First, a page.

Posted: 10/05/2013 at 00:11
Have just apparently succeeded with some hardwood(ish) cuttings of perovskia (Russian sage), to my slight surprise but pleasure, having stuck ten or eleven woody stems about 6" long — taken from pruning two existing plants about a couple of months ago — into a largish (c. 8") pot in the greenhouse and covered it with a plastic bag from the greengrocers, propped up tentpole-style by a stick in the middle. Watered well before I put the bag on then left to its own devices — bag was entirely unperforated so it's stayed damp in there, a proper little microclimate — and merely switched to a clean bag about three weeks ago when I saw the first signs of green through the condensation within. Removed this second bag altogether this week to allow the light and air in better now it's a good deal warmer, and gave it a proper water. Five stems are putting out good green growth, while the others have not done anything but I'm leaving them in place for now as know from experience that perovskia can suddenly surprise you just when you've decided it's dead wood! Managed to root three short stems in a small pot last year, but planted them out too soon and they got swamped by other things, so will leave these to grow on for a good while first seeing as they've got plenty of space. Curiously, only success I've had before is the happy accident that gave two current plants in the first place — inadvertently snapped a stem off the original while transplanting in summer four or five years ago after it got overcrowded in its previous site, and on the off chance just stuck this into the ground as it was and thought no more about it...and of course it rooted next to its parent and took off quite happily! It's amazing how many of the best results come from this sort of thing, or forgetting things entirely ‚ have just discovered that I have a small pot with a cutting of variegated aubretia in the greenhouse, which I've only identified in the past fortnight after it sprang into growth...
Other current successes include seed tray of 30 or so lavender prunings in the greenhouse, taken maybe a month ago and which I've just taken the clear plastic lid off as they all look to have rooted so could now benefit from a less actively humid environment. Got a good load of cuttings from same lavender ('Munstead') last year too without 'hothousing' them in this way, i.e. just in uncovered pots, but think these new ones have probably taken a little more readily with the extra humidity to start with. Planted some out with good success, while a dozen smaller ones were kept in greenhouse over winter and now potted up singly to grow on and give away in a couple of weeks' time.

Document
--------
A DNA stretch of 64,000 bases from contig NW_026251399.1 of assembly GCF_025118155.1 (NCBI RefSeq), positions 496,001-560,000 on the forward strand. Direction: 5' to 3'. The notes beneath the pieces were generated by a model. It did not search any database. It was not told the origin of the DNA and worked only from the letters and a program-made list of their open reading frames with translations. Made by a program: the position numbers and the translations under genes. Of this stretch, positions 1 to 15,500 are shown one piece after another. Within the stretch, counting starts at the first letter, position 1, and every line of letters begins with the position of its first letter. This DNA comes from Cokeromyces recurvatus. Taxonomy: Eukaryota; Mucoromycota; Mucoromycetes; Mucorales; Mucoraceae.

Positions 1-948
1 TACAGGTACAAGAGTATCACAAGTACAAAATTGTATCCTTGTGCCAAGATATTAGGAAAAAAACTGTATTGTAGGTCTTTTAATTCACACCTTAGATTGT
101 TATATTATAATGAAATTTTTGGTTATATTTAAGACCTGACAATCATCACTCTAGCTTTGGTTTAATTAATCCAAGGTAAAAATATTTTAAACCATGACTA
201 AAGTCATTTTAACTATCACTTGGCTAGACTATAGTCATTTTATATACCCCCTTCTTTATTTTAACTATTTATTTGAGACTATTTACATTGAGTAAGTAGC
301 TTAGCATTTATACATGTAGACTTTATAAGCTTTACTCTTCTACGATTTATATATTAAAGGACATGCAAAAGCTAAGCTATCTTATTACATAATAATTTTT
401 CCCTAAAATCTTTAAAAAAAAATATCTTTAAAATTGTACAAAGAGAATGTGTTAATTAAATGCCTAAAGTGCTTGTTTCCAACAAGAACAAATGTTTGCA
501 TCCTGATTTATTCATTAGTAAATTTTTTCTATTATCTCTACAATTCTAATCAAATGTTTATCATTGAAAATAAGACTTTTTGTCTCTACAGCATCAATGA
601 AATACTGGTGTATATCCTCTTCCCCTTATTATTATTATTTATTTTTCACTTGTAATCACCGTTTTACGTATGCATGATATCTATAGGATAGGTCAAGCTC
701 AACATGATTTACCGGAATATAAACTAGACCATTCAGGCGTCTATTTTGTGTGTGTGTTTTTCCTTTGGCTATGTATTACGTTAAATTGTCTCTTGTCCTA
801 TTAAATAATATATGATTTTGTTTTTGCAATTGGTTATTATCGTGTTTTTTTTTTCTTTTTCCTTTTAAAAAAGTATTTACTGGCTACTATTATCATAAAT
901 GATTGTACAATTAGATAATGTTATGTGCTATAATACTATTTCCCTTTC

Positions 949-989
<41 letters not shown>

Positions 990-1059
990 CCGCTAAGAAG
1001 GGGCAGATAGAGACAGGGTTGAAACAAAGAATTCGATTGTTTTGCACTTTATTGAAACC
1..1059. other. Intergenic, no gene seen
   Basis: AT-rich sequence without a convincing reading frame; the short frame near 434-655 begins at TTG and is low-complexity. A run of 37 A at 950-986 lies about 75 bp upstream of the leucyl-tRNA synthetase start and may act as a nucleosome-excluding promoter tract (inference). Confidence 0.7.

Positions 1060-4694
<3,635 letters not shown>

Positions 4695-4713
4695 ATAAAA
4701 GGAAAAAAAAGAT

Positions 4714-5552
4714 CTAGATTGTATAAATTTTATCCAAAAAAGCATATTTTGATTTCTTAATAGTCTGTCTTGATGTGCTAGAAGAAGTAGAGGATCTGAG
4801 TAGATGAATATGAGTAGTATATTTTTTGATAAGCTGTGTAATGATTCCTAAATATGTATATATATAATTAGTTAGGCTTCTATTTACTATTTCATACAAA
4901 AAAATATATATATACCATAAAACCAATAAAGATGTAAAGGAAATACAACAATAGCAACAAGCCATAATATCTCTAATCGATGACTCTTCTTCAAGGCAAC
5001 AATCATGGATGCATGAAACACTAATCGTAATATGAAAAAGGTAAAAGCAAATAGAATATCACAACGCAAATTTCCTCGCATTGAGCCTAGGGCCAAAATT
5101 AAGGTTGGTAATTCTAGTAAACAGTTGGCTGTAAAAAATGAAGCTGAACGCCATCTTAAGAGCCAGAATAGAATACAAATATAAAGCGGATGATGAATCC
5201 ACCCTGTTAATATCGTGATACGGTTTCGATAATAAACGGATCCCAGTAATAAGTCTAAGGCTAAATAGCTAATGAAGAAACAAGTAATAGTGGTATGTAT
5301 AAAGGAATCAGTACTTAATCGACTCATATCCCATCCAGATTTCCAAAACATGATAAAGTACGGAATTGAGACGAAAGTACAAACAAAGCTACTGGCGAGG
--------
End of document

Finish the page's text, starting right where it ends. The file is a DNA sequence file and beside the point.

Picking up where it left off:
Both last year and this have taken prunings from santolina (cotton lavender) at the same time as the lavender, start of April, and found they root readily as well in uncovered pots as not great fans of humidity at all. Used similarly small shoot tips to the lavender (maybe 2") last year, but this time am trying to get slightly larger santolina cuttings to root so selected some larger prunings, so have one small tray with nine cuttings about 3" high and another with half a dozen 4" ones. As these are woodier they're not rooting so fast, but showing signs of new growth so I'm reasonably happy so far. Last summer was able to make a nice border for newly laid out bed in sunnyish, dryish and wall-drained front garden, by planting out row of alternating lavender and santolina cuttings from that spring, which grew in together to make a rather lovely silver whole, and are putting on good new growth again now after cutting back a month ago.
Also on the silvery side, had three Plectranthus argentatus from my grandad the year before last, which isn't hardy enough to last the winter outdoors but which he always takes cuttings from in summer to keep